He was tempted to yell out to let someone know that he was there, but instead opted for quiet. The shadow was moving too softly to be menacing. He decided to investigate. He walked out of the dark corner and followed the shadow until he was close to the restaurant's dance floor. As the shadow moved across the floor, the moon coming through the picture window revealed the silhouette of a couple dancing in it's light.
Brandon, caught by surprise, started to step back so that he wouldn't disturb them, but then realized there was something missing from this scene. There was no music playing. The band had left a half hour before. He noticed that even without music, the same song seemed to be playing in both their heads. He moved back into the darkness and took a seat. He marvelled at how in brief moments their shadows appeared to be that of one person. In other moments, he couldn't tell where the woman's hand ended and where her partner's began. Their faces were barely distinguishable except for the twinkle the moonlight played off their eyes and their smiles.
Sitting there watching this couple, Brandon wondered what it was about them, about their lives that could make them so happy. So happy to be dancing together here in the silence. They looked like almost any other couple. In the dim light, he could tell she was blonde and slender and very graceful. The gentleman seemed muscular but not in a domineering way. He looked very protective of his prize and gentle all the same.
As they danced, the man took the woman's hand and lifted it above her head. With his other hand on her slim waist, he gave her a gentle push. As she slowly twirled around him, a sparkle could be seen as the dim light bounced off the new ring on her left hand. The twirling stopped and she landed safely once again in his arms. He hugged her from behind placing a soft peck on her cheek. He slowly spun her out again and then quickly pulled her toward him. He led her in his trademark quick spin and then dipped her with as much Fred Astaire grace as he could muster. As he readjusted his footing to pull her back up, the hem of her dress got caught under his shoe. They both fell to the floor, out of reach of the moonlight.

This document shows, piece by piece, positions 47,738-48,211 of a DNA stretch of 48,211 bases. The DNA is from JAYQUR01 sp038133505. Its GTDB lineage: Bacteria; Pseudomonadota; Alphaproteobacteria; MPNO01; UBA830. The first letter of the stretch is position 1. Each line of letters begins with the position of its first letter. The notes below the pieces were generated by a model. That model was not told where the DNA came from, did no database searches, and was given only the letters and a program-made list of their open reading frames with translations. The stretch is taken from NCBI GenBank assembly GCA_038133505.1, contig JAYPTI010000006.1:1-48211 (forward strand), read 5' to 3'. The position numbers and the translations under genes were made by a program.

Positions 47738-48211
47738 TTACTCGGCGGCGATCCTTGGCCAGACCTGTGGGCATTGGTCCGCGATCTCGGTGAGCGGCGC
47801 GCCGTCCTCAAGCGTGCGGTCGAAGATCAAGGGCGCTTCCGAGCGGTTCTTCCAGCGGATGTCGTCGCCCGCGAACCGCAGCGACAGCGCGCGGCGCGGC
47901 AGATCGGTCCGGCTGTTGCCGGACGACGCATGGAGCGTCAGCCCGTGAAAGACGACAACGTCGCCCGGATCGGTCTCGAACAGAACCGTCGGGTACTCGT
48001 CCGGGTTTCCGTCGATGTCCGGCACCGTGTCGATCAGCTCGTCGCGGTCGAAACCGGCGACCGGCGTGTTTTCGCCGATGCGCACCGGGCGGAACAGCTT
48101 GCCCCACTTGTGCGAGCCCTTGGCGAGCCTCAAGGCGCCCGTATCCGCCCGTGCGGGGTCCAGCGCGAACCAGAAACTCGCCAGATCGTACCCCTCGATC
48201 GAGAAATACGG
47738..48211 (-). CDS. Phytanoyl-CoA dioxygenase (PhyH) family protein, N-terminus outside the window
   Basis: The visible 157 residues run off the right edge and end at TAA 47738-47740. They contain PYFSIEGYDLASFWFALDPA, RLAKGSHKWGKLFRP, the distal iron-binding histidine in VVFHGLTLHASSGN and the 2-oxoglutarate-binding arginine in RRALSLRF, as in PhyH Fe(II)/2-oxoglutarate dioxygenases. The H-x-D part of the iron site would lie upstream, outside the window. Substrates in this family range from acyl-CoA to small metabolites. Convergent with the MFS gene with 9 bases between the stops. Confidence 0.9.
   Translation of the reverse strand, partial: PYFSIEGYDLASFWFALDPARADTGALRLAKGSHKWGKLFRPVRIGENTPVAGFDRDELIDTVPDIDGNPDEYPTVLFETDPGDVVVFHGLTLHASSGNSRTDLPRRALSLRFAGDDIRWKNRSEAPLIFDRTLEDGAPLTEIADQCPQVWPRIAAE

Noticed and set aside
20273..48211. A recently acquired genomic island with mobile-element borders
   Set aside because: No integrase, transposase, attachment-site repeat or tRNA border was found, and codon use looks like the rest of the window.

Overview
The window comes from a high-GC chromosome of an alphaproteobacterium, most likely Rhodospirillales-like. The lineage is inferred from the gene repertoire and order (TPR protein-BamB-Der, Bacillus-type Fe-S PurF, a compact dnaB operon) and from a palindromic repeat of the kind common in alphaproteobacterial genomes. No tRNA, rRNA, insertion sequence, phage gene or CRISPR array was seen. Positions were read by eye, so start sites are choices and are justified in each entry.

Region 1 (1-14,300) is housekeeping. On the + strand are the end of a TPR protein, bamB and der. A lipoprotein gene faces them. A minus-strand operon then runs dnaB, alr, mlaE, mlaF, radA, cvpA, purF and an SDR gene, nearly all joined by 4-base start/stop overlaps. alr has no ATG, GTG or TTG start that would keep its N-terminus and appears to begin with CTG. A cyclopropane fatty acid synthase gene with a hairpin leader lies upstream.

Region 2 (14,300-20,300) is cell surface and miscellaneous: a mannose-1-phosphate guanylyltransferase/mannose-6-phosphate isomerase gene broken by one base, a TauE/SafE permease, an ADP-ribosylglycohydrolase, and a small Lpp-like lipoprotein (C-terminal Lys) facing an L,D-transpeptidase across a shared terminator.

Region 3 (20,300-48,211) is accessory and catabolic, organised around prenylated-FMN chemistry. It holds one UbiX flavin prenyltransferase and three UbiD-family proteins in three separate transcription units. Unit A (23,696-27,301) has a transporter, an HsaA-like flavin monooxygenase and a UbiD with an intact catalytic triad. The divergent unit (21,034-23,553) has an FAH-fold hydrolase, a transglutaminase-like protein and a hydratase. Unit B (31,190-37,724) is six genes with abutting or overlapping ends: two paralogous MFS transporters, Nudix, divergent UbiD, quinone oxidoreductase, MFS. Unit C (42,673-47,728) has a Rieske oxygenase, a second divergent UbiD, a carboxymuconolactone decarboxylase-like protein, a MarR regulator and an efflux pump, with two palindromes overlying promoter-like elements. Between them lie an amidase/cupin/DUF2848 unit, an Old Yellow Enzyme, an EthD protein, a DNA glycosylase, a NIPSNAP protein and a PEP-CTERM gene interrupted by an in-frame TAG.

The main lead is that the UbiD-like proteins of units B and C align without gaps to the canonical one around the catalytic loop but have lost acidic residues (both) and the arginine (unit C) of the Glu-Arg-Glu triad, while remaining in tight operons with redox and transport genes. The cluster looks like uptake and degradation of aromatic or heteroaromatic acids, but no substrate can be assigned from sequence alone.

In the dark, they laughed out loud.
Brandon raised up a little in his chair trying to get a look at the couple.
"Angela, are you okay?" The man said trying to stop laughing as he got to his feet.
"I'm fine. I think the only thing hurting now is my pride." She said with a giggle.
He helped her to her feet and pulled her in close to him. He placed both his arms around her waist and she placed both her hands behind his neck. They started dancing once again to the silent orchestra playing "Moon River."
Somehow the invisible music filled the room and Brandon could feel it too. The song was no longer just apart of this couple but also apart of Brandon's own memories. He closed his eyes for a second and thought about the last time he and Laura had danced this way. How long had it been? Five, Six years ago? The anger that he felt earlier now seemed to disappear into the floor with every step this couple took.